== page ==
Tuesday, 28 February 2012

Foreign Assistance v. Foreign Intelligence in Egypt's Constitutional Moment

"No civilized nation provides legal means by which its authority 
can be defied, its rule discarded, its government overthrown." 
(Preface to 1960 reprint of Extracts from the 
Journal of the Provincial Congresses of South Carolina, 1776-1776)

In reading this article about how Egyptian officials are rejecting foreign assistance in writing its constitution, I was of two minds:  first that I think their constitution will be better off if it is organic, yet second that I hope that a rejection of foreign assistance does not mean a rejection of foreign intelligence regarding constitution-writing.

While I believe very strongly that good constitutions are the result of internal deliberative processes, because constitution-creation is a necessarily extra-legal process, there aren't currently any legal norms by which to effectuate it, and certainly would not be within the given country.

This means that successful methods for *how* to accomplish a revolution and change must be found outside one's own country.  Models of constitutional change should be found from contemporary society and from history.  It doesn't hurt to also look to other models to discover constitutional elements and institutions worth replicating in a given country.

James Madison and James Wilson of the American Founding generation were both exceptionally well-versed in constitutional history.  Wilson was said by another Constitutional Convention delegate to have known even the constitutional history of Iceland, and Madison prepared in the months previous to the Convention by studying successful confederacies (or federal systems as they would now be called) from throughout history.

In reality, world constitutional history from the date of its transition to written constitutionalism with the creation of constitutions in the United States has witnessed that countries cannot but help be influenced from abroad.  Having a written constitution in and of itself is an inescapably American idea, like it or not.  The idea of a modern parliament is inescapably British.  Adopting judicial review in the form in which it is most often adopted--wherein one national court can review decisions of the legislature before or after passage on the motion of a variety of political figures or even citizens--is a hybrid Austrian-American model.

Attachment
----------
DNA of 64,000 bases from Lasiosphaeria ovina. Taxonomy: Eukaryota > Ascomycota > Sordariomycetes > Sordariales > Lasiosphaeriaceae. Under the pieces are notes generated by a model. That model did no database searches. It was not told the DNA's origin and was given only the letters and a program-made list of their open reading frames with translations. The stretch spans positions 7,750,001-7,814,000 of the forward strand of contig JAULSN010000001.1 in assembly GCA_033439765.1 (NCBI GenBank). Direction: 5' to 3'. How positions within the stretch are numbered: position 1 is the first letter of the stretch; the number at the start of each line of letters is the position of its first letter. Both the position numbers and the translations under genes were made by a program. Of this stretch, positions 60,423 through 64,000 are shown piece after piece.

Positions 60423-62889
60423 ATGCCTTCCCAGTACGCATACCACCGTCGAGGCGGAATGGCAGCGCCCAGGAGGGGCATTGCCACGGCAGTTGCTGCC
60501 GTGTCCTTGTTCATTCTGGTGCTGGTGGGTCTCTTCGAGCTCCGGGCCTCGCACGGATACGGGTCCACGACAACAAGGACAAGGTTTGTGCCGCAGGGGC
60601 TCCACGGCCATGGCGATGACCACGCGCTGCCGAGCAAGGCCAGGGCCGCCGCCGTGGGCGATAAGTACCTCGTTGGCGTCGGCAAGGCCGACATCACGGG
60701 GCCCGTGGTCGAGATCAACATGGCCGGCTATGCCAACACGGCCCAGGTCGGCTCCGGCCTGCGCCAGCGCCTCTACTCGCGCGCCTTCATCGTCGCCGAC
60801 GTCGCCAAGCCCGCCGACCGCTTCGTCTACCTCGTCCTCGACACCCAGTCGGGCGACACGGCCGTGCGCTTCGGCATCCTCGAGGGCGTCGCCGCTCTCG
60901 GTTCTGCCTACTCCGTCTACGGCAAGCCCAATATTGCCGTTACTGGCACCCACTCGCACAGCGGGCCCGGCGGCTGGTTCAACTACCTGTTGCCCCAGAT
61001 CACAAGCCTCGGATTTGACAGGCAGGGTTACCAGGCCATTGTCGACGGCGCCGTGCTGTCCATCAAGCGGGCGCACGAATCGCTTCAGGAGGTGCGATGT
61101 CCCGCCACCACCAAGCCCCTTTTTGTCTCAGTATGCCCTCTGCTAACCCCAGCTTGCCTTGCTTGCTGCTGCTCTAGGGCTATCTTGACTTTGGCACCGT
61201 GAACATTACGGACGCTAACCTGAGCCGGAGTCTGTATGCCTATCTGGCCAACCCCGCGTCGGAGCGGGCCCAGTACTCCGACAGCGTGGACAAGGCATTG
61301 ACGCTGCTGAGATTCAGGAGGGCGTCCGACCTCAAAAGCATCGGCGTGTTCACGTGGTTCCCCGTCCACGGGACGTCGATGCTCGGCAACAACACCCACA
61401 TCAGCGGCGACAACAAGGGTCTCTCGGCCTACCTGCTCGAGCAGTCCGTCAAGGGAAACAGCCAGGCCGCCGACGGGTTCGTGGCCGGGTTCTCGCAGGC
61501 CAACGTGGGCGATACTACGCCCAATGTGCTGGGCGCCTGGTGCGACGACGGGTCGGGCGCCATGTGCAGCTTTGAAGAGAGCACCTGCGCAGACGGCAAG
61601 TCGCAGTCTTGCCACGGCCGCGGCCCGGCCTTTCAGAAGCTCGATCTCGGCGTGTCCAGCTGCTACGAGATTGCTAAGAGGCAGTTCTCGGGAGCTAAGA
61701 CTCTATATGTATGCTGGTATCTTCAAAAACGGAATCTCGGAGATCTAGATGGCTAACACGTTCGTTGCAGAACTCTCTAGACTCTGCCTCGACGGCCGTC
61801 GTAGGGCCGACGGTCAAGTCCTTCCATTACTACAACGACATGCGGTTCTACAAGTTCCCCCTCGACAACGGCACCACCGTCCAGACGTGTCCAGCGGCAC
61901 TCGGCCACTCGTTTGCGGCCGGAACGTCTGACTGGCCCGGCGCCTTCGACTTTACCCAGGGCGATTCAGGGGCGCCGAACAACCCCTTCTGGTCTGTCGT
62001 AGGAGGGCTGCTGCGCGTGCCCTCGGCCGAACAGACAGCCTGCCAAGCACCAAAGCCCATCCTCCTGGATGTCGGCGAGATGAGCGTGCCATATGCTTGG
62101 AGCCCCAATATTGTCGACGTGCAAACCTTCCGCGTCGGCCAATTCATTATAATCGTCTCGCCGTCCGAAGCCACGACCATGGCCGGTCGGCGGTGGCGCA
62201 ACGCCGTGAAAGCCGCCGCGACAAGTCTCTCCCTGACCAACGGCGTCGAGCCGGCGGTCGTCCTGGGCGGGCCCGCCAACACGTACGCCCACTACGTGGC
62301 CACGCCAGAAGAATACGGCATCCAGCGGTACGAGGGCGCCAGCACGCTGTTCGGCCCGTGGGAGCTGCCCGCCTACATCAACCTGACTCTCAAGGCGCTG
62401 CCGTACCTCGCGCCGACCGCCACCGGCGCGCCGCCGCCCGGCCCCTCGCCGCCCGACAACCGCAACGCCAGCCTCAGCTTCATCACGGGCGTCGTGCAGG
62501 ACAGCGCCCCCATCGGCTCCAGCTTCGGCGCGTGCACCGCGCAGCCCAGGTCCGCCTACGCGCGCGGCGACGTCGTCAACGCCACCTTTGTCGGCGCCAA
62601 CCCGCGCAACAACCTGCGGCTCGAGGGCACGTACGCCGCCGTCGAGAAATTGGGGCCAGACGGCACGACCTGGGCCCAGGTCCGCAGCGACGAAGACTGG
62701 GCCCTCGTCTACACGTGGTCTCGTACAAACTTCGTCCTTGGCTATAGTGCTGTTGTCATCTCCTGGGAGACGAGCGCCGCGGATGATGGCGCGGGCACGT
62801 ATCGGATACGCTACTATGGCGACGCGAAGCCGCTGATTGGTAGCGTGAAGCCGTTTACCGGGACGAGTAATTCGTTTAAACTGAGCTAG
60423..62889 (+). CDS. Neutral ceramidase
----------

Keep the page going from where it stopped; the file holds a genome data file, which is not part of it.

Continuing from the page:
If Egypt wishes to create the best system possible for them, they should figure it out on their own but recognize that the best models for constitutional change and even some constitutional institutions inevitably do come from other country's successes, so it might as well do to learn from their constitutional histories.

Sunday, 12 February 2012

The Dividing Line Between Religion and Politics: My Argument




My purpose in going to London this week was to help an organization start a student chapter at Oxford.  In doing so, the organization sponsored an Oxford Union debate over the proposition, “The Dividing Line Between Religion and Politics Should Shine Brightly.”

I’m afraid that, despite the profound eloquence and passion of the two speakers who flew out from the States for the debate—a federal appellate judge and a renowned legal scholar—along with their two co-debaters, their argument against the motion was unsuccessful.  They lost by about thirty votes out of near 300 cast.

They used convincing examples of the Reverend Martin Luther King, the founders of the European Union, and William Wilberforce using religion to inspire the best of motives to help win political causes.

Yet I can’t but help think they stretched a good point too far and thus lost unnecessarily.  There is a word in the proposition with which even Thomas Jefferson, who first penned the words “wall of separation between church and state,” would have disagreed: “brightly.”

In his draft letter to the Baptists of Danbury, Connecticut, Jefferson put a word before the famous phrase and later crossed it out.  It wasn’t till 200 years later that James H. Hutson, chief of the Library of Congress’ manuscript division, detected with new microscopic technologies what the word was.  Jefferson initially wrote that there should be an “eternal wall of separation between church and state.”  Later, thinking better of it, he crossed out “eternal.”